Photo by Lotzman Katzman
Until I started Daily Shot Of Coffee, I only knew one way to make coffee – a drip coffee maker. Along the way and by doing research for the blog, I discovered that the drip coffee machine was just the beginning. I’ve seen some pretty wild and crazy looking contraptions in the last few months, so I thought I would share with you some of the most interesting methods that I’ve come across. The bad thing is that I want to try them all, but I don’t know if I have room in my cabinets.
AKA the Filter Method
The drip method is by far the most popular method of making coffee. I can’t even think of the last time I was in a house that didn’t have a drip coffee maker.
How It Works: Water is poured on to ground coffee. The water filters through the coffee grounds into a pot or mug below. For more instruction please locate the nearest coffee maker and take a look inside.
AKA the Plunger or Cafetiere
The French Press extracts the most flavor from the coffee grounds and is currently the second most popular way to make coffee at home.
How It Works: Ground coffee is added to to the bottom, then hot water is poured in and stirred. The water saturates or infuses (the cool way of saying it) with the coffee grounds for a few minutes, then the plunger is pushed down to separate out the coffee grounds.
AKA the Arab Method
It’s probably the originally way coffee was made and produces a dark and very strong tasting coffee. It’s not for everybody.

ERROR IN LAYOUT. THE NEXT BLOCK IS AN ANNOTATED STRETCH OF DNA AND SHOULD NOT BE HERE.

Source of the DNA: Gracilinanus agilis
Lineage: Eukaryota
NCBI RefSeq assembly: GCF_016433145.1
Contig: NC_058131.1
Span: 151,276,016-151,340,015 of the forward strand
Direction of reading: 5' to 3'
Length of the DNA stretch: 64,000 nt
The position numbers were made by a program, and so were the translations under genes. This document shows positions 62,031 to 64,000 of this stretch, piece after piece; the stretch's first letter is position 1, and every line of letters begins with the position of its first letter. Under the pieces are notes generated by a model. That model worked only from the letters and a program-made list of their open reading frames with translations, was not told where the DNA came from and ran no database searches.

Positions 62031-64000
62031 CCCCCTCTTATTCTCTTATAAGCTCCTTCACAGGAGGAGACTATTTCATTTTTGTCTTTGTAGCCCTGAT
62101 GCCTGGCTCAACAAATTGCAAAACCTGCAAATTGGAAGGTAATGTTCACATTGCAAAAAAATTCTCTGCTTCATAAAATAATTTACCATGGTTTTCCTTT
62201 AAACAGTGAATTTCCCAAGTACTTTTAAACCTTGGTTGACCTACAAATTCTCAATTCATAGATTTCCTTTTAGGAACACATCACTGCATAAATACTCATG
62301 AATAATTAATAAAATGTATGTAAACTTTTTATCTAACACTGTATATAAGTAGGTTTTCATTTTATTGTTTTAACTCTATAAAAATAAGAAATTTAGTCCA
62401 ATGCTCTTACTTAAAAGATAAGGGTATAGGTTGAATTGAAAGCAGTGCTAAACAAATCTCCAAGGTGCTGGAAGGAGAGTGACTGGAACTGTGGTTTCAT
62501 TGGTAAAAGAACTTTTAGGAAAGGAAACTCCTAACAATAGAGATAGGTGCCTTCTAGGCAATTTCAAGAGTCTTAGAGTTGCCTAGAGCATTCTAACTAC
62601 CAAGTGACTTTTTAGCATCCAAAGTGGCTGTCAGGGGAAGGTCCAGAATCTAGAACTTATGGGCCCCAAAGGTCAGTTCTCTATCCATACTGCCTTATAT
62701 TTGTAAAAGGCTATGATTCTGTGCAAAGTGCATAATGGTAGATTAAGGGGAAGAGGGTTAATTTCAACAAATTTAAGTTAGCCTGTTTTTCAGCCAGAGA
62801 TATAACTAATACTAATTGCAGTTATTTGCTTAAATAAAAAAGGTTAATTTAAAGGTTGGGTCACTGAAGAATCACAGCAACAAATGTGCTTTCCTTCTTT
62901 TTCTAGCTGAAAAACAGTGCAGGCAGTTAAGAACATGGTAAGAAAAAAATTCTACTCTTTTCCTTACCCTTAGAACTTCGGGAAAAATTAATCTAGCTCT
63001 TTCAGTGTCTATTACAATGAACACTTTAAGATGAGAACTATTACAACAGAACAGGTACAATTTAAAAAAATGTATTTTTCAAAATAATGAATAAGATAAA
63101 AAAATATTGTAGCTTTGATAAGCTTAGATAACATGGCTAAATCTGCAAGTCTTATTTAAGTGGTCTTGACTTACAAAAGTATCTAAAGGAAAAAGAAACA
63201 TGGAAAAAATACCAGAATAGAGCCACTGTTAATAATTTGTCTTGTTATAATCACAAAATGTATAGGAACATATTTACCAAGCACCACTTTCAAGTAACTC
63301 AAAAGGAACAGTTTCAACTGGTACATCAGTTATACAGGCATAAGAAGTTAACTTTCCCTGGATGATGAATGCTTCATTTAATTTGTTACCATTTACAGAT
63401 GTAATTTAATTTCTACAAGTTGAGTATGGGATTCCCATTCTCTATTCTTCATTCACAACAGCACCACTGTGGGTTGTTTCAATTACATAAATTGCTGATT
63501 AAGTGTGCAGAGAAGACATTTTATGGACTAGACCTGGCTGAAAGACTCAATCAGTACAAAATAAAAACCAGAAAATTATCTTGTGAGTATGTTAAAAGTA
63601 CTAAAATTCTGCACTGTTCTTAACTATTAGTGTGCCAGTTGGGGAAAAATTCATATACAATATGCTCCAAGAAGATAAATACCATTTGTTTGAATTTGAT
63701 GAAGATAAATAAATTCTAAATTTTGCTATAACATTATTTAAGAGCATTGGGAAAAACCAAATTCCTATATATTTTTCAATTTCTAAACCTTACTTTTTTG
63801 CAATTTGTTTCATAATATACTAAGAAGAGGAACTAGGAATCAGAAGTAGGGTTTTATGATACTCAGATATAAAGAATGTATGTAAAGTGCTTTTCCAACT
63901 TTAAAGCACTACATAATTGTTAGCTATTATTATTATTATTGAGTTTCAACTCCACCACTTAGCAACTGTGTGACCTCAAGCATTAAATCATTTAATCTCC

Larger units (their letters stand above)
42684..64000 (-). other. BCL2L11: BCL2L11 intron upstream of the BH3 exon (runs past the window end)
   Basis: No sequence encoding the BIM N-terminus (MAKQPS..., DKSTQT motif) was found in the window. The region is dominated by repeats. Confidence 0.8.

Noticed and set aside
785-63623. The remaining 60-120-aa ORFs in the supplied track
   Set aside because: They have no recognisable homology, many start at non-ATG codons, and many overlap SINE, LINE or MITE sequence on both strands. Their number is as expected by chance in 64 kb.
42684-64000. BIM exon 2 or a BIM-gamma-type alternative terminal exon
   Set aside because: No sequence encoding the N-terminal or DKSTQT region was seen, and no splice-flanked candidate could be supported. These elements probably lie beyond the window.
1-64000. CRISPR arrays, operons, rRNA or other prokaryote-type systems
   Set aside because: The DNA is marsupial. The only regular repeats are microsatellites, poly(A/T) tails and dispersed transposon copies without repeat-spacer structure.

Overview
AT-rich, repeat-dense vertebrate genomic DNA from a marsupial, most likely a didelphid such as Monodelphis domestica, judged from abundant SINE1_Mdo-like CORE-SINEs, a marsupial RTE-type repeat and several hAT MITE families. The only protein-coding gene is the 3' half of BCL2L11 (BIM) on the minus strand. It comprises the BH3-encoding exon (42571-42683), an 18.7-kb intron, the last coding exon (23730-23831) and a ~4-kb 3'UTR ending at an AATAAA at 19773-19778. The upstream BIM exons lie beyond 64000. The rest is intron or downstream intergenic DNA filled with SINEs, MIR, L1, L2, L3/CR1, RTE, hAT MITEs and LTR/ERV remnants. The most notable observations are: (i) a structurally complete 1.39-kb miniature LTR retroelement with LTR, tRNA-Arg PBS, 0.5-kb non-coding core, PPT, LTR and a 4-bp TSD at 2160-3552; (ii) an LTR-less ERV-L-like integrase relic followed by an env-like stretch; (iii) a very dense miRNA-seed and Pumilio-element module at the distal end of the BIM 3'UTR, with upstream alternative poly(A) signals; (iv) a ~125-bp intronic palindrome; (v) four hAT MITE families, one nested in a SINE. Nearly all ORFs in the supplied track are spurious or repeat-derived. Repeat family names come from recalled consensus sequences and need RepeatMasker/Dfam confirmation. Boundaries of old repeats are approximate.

How It Works: Coffee is ground by hand, then placed in a pot called an ibrik with sugar and water. It’s brought to a boil three times than poured into a cup.
Before the drip coffee maker, the percolator was the most common method of producing coffee, but now you’re more likely to see it in a retro movie than anywhere else. The reason that it’s not so popular anymore? The coffee it produced was horrible. Pretty simple answer.
How It Works: Water cycles through a heated reservoir at the bottom,then through grounds above, over and over until it’s ready.
It smells good, sounds good, but the taste isn’t so good.
Same machine is used to make cappuccinos and lattes.
Espresso machines are becoming more and more common in households across the US. I know that an espresso machine is on my wish list.
How It Works: Hot water is injected through the coffee grounds into the cup below. Some espresso machines also includes a way to steam or froth the milk.
It’s slow and very unusual looking proccess. Once you see one, you’ll probably never forget it.
How It Works: Near boiling water is forced into a glass chamber with coffee grounds. The mixture steeps until the heat is turned off. As it cools, the water is sucked back into the lower chamber.
Cold Water Method
This is the method for those who don’t mind waiting a really long time for their coffee.
How It Works: Ground coffee is mixed in large container with water. Then it’s left at room temperature for 10 to 12 hours. Afterward the grounds are strained out, then the remaining extract is added to a cup with hot water.
AKA the reversible drip pot.
It looks like two coffee pots on top of each other.
How It Works: In between the two chambers, is ground coffee. The lower chamber is filled with water and brought to a boil. Then it’s removed from the stove and flipped over. The water drips through the grinds into the serving pot.
It might be the easiest type of coffee to make, just add water, but the taste is often lost in the process.
How It’s Made: Water is removed from the coffee grounds by heating or freezing it. That produces a powder that you can buy at the grocery store.
Single Serve Coffee Machines
Really don’t know how to explain this other than the obvious: a coffee maker that will make a cup of coffee. They use those k-cups, pods, discs and other futuristic sounding things. It’s another thing that’s on my wish list, especially for the first thing in the morning when I really need caffeine.